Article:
Looking through my files each December for the B.C. story of the year, I consider what is likely to matter five or 10 years from now.

This partnership approach to building the provincial economy is my pick for 2013.

Tom Fletcher is legislature reporter and columnist for Black Press.

Twitter: @tomfletcherbc

 

Just Posted

The weekly COVID-19 map for June 6 to 12. (BC CDC)
South Okanagan sees only 5 new cases in last week

The Similkameen Valley went a second week without any new cases

Birtch Parlee is one of approximately 132,000 transgender people living across the nation, according to Statistics Canada. Photo submitted
Transgender in a small town – Princeton B.C.

“I buried it. I pushed it down. I lived a lie.”

A tent housing a mobile vaccination clinic. (Interior Health/Contributed)
Second dose vaccinations accelerating throughout region: Interior Health

To date, more than 675,000 doses have been administered throughout the region

Dan Albas
COLUMN: Reopening the international border

Governments in Canada and the United States are working towards reopening plans for the border

Okanagan Lake (File photo)
Thompson-Okanagan ready to welcome back tourists

The Thompson-Okanagan Tourism Association expects this summer to be a busy one

Bear wanders Kelowna on June 15. (Michelle Wallace/Facebook)
Bear climbs fence, uses crosswalk in Kelowna

The bear was spotted on Baron Road Wednesday evening

This photo of the small wildfire burning above Naramata was taken at 8 p.m. on Thursday, June 17, 2021 (Monique Tamminga Western News)
BC Wildfire on scene of small wildfire above Naramata

Smoke has been showing since earlier in the day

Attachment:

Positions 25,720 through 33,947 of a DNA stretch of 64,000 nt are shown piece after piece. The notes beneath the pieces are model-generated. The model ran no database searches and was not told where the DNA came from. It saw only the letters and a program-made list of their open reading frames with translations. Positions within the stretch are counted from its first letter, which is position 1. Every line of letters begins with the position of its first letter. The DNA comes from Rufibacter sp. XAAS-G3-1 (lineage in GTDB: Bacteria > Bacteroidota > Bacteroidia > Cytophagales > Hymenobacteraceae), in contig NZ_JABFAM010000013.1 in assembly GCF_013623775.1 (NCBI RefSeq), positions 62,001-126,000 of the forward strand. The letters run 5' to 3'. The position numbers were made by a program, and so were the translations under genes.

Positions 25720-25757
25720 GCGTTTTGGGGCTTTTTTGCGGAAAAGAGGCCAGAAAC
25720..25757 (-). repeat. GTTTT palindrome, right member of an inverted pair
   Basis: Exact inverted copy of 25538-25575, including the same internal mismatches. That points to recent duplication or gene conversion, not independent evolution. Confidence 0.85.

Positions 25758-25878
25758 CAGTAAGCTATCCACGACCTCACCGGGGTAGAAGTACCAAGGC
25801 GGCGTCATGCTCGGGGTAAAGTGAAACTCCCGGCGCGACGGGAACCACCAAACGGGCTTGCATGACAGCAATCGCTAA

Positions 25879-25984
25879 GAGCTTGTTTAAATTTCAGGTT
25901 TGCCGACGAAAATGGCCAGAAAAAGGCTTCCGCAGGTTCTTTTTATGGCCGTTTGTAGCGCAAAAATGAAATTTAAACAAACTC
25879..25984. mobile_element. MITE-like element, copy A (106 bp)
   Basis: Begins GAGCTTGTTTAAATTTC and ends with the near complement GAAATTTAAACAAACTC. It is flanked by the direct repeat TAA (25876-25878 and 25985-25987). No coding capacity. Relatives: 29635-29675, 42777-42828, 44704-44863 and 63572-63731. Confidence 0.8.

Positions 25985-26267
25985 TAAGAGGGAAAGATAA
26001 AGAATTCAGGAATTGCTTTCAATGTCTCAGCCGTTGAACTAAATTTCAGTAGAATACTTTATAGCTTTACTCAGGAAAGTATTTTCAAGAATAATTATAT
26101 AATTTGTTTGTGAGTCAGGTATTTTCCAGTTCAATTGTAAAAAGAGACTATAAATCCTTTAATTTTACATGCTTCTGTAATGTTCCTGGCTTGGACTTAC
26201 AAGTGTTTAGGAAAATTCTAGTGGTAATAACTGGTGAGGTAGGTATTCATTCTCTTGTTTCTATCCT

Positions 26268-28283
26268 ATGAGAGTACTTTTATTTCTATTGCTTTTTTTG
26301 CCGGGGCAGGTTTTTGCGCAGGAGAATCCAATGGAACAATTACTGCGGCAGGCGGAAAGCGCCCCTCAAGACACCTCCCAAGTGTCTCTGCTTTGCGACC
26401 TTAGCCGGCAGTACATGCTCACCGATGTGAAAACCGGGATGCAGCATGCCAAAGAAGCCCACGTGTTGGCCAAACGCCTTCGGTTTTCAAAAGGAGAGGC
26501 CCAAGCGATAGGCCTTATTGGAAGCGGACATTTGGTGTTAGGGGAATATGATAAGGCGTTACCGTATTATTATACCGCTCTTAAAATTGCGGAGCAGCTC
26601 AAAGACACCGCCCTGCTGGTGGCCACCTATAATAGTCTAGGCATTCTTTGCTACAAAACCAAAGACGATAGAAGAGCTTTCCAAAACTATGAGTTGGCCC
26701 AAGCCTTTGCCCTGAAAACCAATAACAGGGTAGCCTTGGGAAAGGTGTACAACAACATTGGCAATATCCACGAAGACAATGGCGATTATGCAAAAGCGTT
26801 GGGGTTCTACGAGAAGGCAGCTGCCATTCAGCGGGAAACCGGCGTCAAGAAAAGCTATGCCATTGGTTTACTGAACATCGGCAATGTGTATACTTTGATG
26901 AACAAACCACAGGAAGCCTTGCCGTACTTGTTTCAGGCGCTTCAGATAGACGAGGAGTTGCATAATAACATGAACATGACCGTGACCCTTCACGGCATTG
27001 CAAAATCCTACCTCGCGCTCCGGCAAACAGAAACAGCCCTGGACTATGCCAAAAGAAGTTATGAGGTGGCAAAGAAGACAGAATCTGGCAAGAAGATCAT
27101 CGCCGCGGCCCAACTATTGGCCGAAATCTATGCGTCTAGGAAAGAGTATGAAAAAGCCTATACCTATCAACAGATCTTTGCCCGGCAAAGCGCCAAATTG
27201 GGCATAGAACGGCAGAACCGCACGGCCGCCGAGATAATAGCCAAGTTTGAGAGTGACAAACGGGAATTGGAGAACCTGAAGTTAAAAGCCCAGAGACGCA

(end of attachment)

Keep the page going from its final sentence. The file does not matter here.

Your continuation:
Students in the Grade 10 entrepreneurship program at Summerland Unisus School have completed a cookbook with international recipes. (Contributed)
Summerland students create virtual international cookbook

Entrepreneurship program at Summerland Unisus School uses virtual cookbook as fundraiser

Hundreds of people, young and old, joined the three-day Walking Our Spirits Home procession, honouring residential school survivors, those who never made it home and all those affected by the institutions. Here people walk the third portion on June 13. (Martha Wickett - Salmon Arm Observer)
Walking Our Spirits Home from Kamloops provides path to healing

First Nations in and beyond Secwépemc territory join in to honour residential school survivors

More flames
Lake Country home destroyed in large blaze, 11 dogs rescued

Fire crews are responding to 10839 Hallam Drive

(Facebook/Kelowna Cabs)
Kelowna Cabs reaches tentative agreement with dispatchers union

The tentative agreement could help end the dispute between the taxi company and the dispatchers

FILE – A science class at L.A. Matheson Secondary in Surrey, B.C. on March 12, 2021. (Lauren Collins/Surrey Now Leader)
Teachers’ union wants more COVID transmission data as B.C. prepares for back-to-school

BCTF says that details will be important as province works on plan for September

A boat sharing service is extending to Summerland. The company, Penticton Boat Club and Rentals, is also taking over the boat rentals at Summerland Waterfront Resort. (Photo by Chris Stenberg)
Boat sharing service extended from Penticton to Summerland

Company will also operate boat rentals at Summerland Waterfront Resort

201 First Street West 1980s. Prior revitalization. (Photo from Revelstoke Museum and Archives)
Man who redesigned downtown Revelstoke honoured with lifetime achievement award

Robert Inwood has worked on historical projects across the province

Most Read